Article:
Going Forward on Climate Change, Youth and Agriculture in Africa

According to projections by the World Bank, by the 2040s, 80% of cropland in Sub-Saharan Africa will be infertile precipitating food price increases and other associated challenges. The way forward in relation to climate change and the agriculture sector in order to ensure food security as put forth by major international organizations such as FAO, CGIAR Research Program on Climate Change, Agriculture and Food Security (CCAFS), and IFAD just to mention a few is Climate-Smart Agriculture (CSA). FAO defines CSA as consisting of three main pillars:

  1. Sustainably increasing agricultural productivity and incomes (food security);
  2. Adapting and building resilience to climate change (adaptation); and
  3. Reducing and/or removing greenhouse gas emissions (mitigation), where possible.

This is good news but there are plenty of challenges to be overcome. The concept has very new dimensions such as Reducing Emissions from Deforestation and Forest Degradation and Conserving and Enhancing Forest Carbon Stocks (REDD+) and Carbon Finance. All this is compounded by the fact that the level of awareness on climate change issues such as climate science and its associated heavy technical content is still very low and effective ways of downscaling climate information to the most remote hard to reach areas are not yet defined. Thus, communities are being faced with many new concepts that are still in development and yet to show widespread uptake. It is a good starting point but clearly more needs to be done to significantly raise the level of awareness and sensitization especially surrounding effective ways of communicating climate change by and among governments, educational and research organizations, media outlets, the private sector and other practitioners.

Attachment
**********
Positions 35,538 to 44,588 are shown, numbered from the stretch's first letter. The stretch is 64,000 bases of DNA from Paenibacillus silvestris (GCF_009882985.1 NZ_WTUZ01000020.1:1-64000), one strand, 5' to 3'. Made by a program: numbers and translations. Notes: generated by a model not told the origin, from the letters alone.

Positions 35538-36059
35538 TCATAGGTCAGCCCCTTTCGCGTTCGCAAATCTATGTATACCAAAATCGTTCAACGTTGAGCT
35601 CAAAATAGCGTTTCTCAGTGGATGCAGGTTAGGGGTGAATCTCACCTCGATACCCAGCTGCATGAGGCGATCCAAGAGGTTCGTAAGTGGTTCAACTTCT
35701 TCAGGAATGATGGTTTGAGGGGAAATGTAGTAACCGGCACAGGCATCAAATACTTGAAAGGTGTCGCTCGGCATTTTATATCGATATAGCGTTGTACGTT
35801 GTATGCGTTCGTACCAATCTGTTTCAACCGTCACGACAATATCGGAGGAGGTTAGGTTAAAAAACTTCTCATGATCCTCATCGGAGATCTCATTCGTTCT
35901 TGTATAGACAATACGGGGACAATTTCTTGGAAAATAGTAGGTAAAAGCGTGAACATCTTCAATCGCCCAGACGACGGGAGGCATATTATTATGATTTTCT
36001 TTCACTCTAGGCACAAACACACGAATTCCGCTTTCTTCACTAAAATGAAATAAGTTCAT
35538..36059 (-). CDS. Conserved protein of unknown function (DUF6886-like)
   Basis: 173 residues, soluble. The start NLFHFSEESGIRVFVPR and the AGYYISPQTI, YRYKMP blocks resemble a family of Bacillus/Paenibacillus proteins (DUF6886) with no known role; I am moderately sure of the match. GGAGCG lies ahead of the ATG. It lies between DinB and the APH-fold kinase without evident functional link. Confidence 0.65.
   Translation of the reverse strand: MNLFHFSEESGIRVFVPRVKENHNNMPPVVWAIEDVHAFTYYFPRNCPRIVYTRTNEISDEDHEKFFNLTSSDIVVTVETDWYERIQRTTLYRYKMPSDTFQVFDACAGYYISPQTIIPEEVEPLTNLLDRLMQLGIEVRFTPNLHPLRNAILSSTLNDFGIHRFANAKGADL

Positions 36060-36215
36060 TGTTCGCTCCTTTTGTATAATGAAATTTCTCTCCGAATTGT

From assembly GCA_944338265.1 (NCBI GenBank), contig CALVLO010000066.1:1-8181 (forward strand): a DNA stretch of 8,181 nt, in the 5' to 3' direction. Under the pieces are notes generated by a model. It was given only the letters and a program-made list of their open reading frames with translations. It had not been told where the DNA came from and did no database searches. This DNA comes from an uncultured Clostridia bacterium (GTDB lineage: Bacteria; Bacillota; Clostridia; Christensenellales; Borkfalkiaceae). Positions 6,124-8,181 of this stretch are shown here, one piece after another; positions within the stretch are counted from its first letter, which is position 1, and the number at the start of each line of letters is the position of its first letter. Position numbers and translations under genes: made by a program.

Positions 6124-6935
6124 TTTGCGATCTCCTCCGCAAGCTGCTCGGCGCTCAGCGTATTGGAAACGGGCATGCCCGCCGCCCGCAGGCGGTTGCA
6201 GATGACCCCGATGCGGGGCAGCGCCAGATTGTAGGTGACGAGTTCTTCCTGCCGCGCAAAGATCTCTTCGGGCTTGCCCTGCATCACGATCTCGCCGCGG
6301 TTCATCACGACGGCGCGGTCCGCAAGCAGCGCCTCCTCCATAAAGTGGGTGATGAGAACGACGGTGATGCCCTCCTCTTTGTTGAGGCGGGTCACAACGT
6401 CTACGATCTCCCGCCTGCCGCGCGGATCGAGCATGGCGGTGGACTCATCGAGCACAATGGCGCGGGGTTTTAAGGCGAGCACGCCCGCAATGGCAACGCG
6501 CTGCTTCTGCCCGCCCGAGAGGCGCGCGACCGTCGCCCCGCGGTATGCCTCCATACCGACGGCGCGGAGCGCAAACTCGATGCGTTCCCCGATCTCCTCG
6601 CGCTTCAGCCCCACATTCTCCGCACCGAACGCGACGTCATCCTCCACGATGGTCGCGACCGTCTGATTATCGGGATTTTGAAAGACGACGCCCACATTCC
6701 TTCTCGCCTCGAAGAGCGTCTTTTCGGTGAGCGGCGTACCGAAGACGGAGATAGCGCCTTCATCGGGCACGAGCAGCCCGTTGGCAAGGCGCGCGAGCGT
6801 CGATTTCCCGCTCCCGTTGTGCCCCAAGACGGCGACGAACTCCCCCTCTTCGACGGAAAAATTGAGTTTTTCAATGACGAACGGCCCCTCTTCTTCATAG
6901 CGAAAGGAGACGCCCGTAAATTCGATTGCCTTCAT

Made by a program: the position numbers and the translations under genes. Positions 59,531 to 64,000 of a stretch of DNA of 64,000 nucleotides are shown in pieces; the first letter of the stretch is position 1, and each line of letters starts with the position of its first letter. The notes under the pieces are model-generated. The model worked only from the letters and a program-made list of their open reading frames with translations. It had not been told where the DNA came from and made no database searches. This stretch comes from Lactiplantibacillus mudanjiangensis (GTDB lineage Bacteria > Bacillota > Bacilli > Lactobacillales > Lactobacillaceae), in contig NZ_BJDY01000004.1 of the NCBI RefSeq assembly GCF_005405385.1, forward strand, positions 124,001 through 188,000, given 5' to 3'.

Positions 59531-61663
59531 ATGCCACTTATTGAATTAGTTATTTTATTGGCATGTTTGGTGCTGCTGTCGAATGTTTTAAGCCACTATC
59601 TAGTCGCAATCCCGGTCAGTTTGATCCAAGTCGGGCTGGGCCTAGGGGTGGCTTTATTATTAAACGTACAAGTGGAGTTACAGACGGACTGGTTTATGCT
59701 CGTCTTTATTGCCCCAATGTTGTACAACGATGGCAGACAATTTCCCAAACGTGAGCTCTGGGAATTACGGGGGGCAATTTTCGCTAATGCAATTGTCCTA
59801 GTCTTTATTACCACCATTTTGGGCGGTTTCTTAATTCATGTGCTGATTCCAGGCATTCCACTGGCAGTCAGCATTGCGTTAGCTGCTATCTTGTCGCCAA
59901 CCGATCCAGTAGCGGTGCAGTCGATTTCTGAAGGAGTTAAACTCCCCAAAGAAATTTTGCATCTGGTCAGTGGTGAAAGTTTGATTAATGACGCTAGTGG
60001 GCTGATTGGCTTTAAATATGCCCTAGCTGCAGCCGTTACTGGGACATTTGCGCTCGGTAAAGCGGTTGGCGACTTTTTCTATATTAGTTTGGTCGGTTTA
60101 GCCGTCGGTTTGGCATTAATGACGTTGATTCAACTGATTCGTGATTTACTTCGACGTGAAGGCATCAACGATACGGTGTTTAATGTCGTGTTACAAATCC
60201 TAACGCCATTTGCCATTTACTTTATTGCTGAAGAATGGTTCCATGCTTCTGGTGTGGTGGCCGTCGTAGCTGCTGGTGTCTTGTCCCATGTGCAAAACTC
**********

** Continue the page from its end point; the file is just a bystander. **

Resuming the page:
For young people involved in agricultural activities, climate change will negatively impact their ventures more so because their capacity to govern a changing climate is as you would expect very low. Even though there exists many graduates in the continent, most of them do not know how to write successful grant proposals for climate funding under the existing mechanisms. This is primarily because most Professors in African universities do not teach the students they supervise this crucial area both for subsequent research activities and while seeking adaptation project support in form of funding. 

Even though the odds are stuck against the agriculture sector in view of the devastating effects of climate change, there exists some degree of climate action that is currently underway to initiate a low-emissions agricultural revolution in the form of CSA. What is needed is supporting young people write successful grant proposals so that they contribute significantly in the agriculture and natural resources management through meaningful local climate action. The UN-led multilateral climate change talks have largely stalled and Africa has to continue relying on grassroots-level climate action if it is to sustain its trajectory towards low emissions development pathway.

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